Ever humble, Chef Niki came out to greet her guests graciously at the end of the seating. She says she is sourcing lots of her vegetables from her own Farmscape garden these days. Drawing inspiration from local sources is a basic tenet of kaiseki ryori, so Chef Niki is currently exploring the idea of an “All-Californian” menu (which may be debuting later this year). Exciting changes are afoot!

This was my eighth visit to n/naka. I am of the firm belief that a fine restaurant, even one at the pinnacle of its success, must evolve in order to continue meaningful engagement of its diners. This begs the question: Can a restaurant perform better and better on each successive visit? Whenever I’ve dined at n/naka, the answer continues to be a resounding ‘YES!’


3455 S. Overland Ave.
Los Angeles, CA 90034



Thanks for reporting back. I still regard my meal there as my best ever. [quote=“J_L, post:1, topic:3809”]
Chef Niki is currently exploring the idea of an “All-Californian” menu (which may be debuting later this year).

She mentioned this at our visit last October, as well. Although, at that time, the goal was Spring 2016 :slight_smile: Must be quite the sourcing endeavor.

Meal looks incredible. This restaurant is at top of my list of places to visit.

I have to ask about those nigiri pieces though, the cut looks a bit sloppy no?

thanks for letting me live vicariously through your pics.


It is indeed.

She talked about this on recent podcast of KRCW’s Good Food, which you can listen to here.

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Ah yes, the nigiri. Niki-san, standing at 5’1", towers above her sushi, but not above the vast majority of her guests. Accordingly, her hands press the shari into pieces which are somewhat smaller than most sushi customers are used to. BUT she remains generous with her neta portions, which is why the proportion/“cut” of each piece of nigiri may appear a bit unorthodox (i.e. “top-heavy” in appearance). I think if Niki-san ever decided to aim for a more classic shari-to-rice ratio using her own hands to make the nigiri, then maybe some guests would mistake her nigiri for the much cuter style of sushi called temari sushi (“ball” sushi). :slight_smile:

In any case, I think the knifework on the sashimi will aptly prove her deftness with the blade more than on the nigiri.


Lots of courses, seems like a great value for the $. Still have not been there :sob:. Dang difficult to get reservations these days. @J_L how far in advance did you have to reserve?

going this Friday
you got me pumped

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Pro-tip for scoring a seating at n/naka: I was flexible in my dates, so I asked the reservationist for any cancellation, anytime. They were able to accommodate me about 3 weeks ahead of the actual date.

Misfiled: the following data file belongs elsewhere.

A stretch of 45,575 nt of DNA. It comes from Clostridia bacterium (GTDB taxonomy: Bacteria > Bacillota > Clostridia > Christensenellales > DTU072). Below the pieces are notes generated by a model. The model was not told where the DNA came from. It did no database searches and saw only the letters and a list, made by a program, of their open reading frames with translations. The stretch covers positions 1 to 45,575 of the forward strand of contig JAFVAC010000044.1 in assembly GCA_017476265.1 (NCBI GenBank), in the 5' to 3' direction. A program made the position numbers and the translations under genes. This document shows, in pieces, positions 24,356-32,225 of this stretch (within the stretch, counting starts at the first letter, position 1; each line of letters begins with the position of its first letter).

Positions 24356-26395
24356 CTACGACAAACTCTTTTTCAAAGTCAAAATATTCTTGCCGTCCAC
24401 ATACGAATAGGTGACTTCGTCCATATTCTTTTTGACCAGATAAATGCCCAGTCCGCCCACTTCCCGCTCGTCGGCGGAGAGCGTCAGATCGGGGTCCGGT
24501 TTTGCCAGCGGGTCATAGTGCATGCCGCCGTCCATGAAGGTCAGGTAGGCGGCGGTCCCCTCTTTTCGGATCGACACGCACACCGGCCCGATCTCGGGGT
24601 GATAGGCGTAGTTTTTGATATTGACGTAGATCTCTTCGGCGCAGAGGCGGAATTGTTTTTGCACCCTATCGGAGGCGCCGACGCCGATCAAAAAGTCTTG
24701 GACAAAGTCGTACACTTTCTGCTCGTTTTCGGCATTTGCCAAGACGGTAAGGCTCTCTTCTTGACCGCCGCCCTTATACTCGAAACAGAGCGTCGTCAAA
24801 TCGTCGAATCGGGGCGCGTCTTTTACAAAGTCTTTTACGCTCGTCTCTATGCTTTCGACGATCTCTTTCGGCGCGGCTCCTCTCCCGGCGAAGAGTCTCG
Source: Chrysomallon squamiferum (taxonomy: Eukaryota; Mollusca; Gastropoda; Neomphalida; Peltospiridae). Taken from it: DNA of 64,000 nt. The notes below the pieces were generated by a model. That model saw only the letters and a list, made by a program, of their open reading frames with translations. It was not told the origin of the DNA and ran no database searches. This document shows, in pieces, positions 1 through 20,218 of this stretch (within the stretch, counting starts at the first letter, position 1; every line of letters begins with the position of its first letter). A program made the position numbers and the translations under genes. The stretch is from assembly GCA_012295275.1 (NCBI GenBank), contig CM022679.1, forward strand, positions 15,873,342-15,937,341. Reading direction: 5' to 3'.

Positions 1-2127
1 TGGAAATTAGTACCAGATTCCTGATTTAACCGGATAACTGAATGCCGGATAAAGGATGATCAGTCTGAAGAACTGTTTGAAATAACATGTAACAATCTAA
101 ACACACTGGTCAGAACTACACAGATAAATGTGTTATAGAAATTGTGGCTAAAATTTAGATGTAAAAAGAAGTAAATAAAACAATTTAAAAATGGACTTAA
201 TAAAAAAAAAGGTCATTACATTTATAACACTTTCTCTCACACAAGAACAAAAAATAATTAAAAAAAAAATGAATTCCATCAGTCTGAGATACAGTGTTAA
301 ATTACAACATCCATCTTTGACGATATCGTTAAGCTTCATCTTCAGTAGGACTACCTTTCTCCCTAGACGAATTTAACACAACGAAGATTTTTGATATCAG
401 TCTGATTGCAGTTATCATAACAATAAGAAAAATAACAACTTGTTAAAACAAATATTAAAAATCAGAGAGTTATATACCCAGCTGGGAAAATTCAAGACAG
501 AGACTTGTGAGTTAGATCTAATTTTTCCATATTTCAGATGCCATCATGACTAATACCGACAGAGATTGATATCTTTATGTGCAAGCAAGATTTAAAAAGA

Hi @J_L,

Thanks for the tip and great report. Just going on their reservation system they’re so booked it’s ridiculous. :frowning: I’ll go one day.

This review made me happy. It is still the best meal I’ve had in LA, and rivals anything I had in Tokyo. Probably a step behind Ryugin, but not a big step. Still, very happy to see she is still doing great work.


So those aren’t jagged cuts on the fish itself in the case of the rosy seabass and the sawara, just the awkward drape of very large pieces of fish over not so much rice? In that case isn’t the balance thrown off?

(I ask from the point of view of one who is still trying to figure these things out.)

I will re-quote myself: [quote=“J_L, post:6, topic:3809”]
her hands press the shari into pieces which are somewhat smaller than most sushi customers are used to. BUT she remains generous with her neta portions, which is why the proportion/“cut” of each piece of nigiri may appear a bit unorthodox (i.e. “top-heavy” in appearance).

Looking at my pictures of the nigiri, those pieces of shari are REALLY small. True, the cuts of neta do drape awkwardly, but hell, I’ll eat 'em however ugly they might be. Can’t blame the chef for being petite!

Okay. I do find it a little odd given how much attention clearly goes towards presentation at n/naka. I would have thought at a place seemingly this precise both the awkward look and the top heavy ratio would be no-go’s.

Looking through my pictures from previous visits the cut and drape of your nigiri looks totally different. Maybe another chef is making the nigiri now?

Sushi is but one minor portion of the modern kaiseki experience. If the n/naka team errs or missteps on the generous side portion-wise, I’m not the guy that’s gonna call them on it. Plus, both the rice and neta were unerringly outstanding from a quality standpoint.

Seriously, the rest of the meal was exemplary. And the $185pp is actually less than what I pay at most other high-end sushi-yas.

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As I was reading the careful thought J_L put into writing about his/her n/naka experience I had a feeling there would be critiques about knife cuts and such. This is important, especially for those of us who are learning. But on this one I want to appreciate an exquisite review - by one of our own - on a delightful meal by a “girl” who defies all notions of what an itamae should be. You did a seriously detailed review J_L, but beautiful and with a side of the poetic. You could have made it just for those in-the-know. But you took the time to make it accessible to all. Thank you.


wow that doesn’t even look like it came from the same restaurant